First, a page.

• Dante Verizon - Saturday, May 18, 2024 - link

    Desperation heightened by the expectations of the government and investors. :) Reply
  • evanh - Saturday, May 18, 2024 - link

    Not that much money, just on expectations! And definitely not while you still don't have a working line. Rather than expectations, I think the money has been allocated despite Intel's position. Reply
  • Exotica - Saturday, May 18, 2024 - link

    Now that Intel is buying up the high na capacity you do have to wonder if within 2-3 years if intel will have a lead over TSMC…. At sub 2nm. Reply
  • Blastdoor - Saturday, May 18, 2024 - link

    I think that’s the hope.

    It will be interesting to see how this plays out. As TSMC’s largest customer, I’m sure Apple has a lot of sway over TSMC’s choices. I can’t imagine that TSMC would refrain from investing in high NA tools if Apple requested that they make that investment. So I think we can infer that Apple has made no such request. The question then becomes: why has Apple not made that request?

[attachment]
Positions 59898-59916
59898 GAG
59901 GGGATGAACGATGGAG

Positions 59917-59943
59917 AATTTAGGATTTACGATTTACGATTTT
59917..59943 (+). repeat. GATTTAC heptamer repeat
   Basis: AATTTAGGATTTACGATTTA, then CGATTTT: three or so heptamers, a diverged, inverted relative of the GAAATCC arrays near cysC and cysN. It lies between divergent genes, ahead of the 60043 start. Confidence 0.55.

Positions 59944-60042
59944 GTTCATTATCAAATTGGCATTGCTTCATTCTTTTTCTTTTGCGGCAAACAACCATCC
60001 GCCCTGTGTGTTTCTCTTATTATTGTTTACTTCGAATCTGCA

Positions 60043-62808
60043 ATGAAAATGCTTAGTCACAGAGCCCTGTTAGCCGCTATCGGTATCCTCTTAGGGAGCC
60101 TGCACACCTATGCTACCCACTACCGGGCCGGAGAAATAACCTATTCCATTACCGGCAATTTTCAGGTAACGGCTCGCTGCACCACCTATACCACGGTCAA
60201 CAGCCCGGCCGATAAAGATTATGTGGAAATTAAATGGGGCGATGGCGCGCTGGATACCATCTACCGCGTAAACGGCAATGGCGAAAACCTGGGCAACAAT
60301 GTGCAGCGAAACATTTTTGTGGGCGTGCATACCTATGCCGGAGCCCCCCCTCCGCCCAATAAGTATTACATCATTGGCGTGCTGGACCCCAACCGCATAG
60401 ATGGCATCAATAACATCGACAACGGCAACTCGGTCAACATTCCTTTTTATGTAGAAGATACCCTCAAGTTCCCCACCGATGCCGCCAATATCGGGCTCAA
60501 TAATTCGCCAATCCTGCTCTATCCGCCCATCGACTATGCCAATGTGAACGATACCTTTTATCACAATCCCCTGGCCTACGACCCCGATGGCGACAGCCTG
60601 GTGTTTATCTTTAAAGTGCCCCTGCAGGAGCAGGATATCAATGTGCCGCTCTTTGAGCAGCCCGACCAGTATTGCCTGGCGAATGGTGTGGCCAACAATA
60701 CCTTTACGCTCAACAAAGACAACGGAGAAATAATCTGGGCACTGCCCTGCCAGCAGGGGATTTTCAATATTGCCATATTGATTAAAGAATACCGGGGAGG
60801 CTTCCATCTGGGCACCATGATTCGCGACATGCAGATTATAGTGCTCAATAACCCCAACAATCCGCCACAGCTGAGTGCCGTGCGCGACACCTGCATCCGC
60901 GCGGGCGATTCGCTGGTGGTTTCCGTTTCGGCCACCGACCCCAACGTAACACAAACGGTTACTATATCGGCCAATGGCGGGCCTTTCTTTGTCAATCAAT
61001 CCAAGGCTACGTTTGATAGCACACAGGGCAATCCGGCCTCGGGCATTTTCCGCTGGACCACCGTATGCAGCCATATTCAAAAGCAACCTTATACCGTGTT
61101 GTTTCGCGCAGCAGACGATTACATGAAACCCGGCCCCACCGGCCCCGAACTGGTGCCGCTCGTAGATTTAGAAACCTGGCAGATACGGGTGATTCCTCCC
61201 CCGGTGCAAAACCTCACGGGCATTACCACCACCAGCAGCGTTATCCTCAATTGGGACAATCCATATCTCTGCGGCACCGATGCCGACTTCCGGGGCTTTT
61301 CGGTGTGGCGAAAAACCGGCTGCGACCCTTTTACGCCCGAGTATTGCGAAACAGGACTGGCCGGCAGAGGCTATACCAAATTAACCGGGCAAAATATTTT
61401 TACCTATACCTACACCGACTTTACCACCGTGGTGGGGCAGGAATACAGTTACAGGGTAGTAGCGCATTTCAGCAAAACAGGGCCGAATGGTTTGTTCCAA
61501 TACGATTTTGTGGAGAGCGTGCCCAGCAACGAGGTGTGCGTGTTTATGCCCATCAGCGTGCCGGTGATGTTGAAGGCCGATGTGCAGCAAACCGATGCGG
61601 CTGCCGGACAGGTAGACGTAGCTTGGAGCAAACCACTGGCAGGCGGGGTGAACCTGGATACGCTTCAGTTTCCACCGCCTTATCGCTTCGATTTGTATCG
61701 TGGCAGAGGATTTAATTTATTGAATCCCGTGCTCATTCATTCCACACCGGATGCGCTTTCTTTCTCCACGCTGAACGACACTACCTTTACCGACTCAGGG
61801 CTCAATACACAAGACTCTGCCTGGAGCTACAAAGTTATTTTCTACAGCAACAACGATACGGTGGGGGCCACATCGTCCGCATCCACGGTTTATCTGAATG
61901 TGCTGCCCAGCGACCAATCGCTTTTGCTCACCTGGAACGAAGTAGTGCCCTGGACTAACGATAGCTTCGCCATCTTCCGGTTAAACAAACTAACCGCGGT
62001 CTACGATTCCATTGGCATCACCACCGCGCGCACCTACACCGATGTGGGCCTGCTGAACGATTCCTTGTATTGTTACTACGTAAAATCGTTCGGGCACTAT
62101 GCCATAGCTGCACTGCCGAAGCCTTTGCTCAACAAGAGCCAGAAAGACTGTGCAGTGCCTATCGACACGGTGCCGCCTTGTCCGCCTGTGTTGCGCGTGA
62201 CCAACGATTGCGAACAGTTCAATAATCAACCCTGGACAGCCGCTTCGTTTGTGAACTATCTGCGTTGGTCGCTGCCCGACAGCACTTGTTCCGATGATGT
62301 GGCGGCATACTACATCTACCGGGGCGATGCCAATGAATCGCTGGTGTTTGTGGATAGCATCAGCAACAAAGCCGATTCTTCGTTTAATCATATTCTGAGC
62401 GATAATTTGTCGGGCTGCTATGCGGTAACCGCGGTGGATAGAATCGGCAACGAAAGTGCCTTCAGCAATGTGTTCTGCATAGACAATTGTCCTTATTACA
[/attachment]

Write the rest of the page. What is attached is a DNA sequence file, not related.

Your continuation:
One possible answer is that Apple does not believe it is necessary to move to the new tools yet. But I am skeptical that is the case. Apple has shown that they see great value in being on the most advanced available node. And what we know of apples future product plans suggest they will continue to want the very best (for example, the Vision product line needs the best performance/watt available if it is to go mainstream).

    So, I wonder if the answer is that Apple wants a competitor for TSMC. Intel is making these investments using taxpayer money, not Apple’s money. That has to be appealing to Apple. And yet Apple could, by virtue of size, still secure most of Intel’s foundry output and be first in line.

    Perhaps we will see that intel’s secret “whale” customer with the big prepayment is Apple, and that apple will then turn around and squeeze TSMC, forcing TSMC to scramble to buy the high NA tools on their own dime, without prepayment support. Or in some other way secure more favorable terms than currently.
  • Threska - Saturday, May 18, 2024 - link

    Maybe, but I'm sure Apple remembers why they left Intel in the first place. Reply